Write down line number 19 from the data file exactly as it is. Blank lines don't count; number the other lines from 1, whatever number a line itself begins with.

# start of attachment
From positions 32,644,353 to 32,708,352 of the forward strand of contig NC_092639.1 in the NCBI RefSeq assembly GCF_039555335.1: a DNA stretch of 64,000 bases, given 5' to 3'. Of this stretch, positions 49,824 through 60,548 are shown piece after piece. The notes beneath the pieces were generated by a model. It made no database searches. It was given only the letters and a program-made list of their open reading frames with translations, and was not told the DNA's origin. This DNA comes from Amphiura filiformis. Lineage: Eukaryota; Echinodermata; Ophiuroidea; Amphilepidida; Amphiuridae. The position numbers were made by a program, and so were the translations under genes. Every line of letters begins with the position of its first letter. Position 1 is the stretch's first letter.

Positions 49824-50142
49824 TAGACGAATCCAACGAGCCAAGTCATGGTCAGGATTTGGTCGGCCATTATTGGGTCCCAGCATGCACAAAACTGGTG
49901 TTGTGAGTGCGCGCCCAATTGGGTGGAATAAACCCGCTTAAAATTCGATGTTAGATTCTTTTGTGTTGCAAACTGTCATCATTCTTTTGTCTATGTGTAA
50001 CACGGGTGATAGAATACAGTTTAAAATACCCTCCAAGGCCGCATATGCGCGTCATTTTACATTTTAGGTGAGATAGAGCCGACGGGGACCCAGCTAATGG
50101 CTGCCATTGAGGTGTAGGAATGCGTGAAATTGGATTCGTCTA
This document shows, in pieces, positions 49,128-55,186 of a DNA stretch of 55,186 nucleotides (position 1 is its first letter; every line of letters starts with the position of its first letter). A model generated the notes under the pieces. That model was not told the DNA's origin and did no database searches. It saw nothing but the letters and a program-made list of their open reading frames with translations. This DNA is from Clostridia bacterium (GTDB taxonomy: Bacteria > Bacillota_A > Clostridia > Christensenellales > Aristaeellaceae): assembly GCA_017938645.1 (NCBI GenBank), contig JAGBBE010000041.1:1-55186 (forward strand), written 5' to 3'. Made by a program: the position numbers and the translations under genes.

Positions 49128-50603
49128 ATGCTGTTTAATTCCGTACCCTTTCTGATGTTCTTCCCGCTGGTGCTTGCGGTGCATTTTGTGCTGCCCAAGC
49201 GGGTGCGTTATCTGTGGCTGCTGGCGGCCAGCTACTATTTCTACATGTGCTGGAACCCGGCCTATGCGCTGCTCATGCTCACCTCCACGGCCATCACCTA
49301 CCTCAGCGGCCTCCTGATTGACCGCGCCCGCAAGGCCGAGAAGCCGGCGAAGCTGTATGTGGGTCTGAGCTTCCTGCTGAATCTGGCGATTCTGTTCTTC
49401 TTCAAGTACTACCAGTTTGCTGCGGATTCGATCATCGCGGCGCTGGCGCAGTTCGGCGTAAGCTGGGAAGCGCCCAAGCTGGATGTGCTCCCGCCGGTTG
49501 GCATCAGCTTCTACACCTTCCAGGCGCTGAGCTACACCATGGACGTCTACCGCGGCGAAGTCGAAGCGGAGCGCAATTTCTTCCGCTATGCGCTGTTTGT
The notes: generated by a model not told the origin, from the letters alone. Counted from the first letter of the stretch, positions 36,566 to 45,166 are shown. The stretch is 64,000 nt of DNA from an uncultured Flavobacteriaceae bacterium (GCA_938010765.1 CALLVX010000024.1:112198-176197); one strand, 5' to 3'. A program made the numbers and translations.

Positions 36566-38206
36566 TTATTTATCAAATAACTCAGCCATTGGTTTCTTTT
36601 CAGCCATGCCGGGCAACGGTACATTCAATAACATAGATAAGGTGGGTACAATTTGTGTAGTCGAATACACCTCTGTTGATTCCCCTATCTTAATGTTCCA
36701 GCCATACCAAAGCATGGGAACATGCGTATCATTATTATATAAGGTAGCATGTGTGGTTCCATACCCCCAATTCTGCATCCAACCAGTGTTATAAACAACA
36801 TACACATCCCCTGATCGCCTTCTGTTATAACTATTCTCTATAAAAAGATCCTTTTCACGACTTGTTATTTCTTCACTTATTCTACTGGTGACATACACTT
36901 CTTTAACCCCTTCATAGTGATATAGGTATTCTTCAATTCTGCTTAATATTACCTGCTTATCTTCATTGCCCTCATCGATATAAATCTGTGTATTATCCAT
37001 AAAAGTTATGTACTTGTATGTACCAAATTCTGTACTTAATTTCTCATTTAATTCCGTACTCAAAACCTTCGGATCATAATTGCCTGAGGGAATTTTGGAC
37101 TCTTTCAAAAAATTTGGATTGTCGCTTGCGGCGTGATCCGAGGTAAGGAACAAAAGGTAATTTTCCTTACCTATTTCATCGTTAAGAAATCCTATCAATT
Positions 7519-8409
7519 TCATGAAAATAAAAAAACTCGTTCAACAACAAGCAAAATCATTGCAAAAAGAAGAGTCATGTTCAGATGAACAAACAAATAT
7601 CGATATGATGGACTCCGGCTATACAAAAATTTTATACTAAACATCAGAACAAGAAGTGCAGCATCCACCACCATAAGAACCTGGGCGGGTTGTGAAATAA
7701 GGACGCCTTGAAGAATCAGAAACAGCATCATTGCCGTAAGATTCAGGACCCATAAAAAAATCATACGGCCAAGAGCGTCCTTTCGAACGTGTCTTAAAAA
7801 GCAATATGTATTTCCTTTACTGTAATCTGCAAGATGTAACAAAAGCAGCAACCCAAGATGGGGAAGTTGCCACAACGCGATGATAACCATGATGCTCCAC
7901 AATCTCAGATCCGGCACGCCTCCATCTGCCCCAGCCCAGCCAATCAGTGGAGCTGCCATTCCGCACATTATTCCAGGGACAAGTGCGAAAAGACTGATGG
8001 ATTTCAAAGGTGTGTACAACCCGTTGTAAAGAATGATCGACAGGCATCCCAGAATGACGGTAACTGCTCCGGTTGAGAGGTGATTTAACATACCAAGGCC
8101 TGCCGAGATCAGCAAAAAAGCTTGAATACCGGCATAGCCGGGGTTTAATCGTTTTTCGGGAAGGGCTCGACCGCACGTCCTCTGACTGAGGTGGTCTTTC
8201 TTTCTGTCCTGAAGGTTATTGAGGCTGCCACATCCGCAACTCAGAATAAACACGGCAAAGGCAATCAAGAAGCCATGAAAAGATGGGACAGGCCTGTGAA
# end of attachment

36801 TACACATCCCCTGATCGCCTTCTGTTATAACTATTCTCTATAAAAAGATCCTTTTCACGACTTGTTATTTCTTCACTTATTCTACTGGTGACATACACTT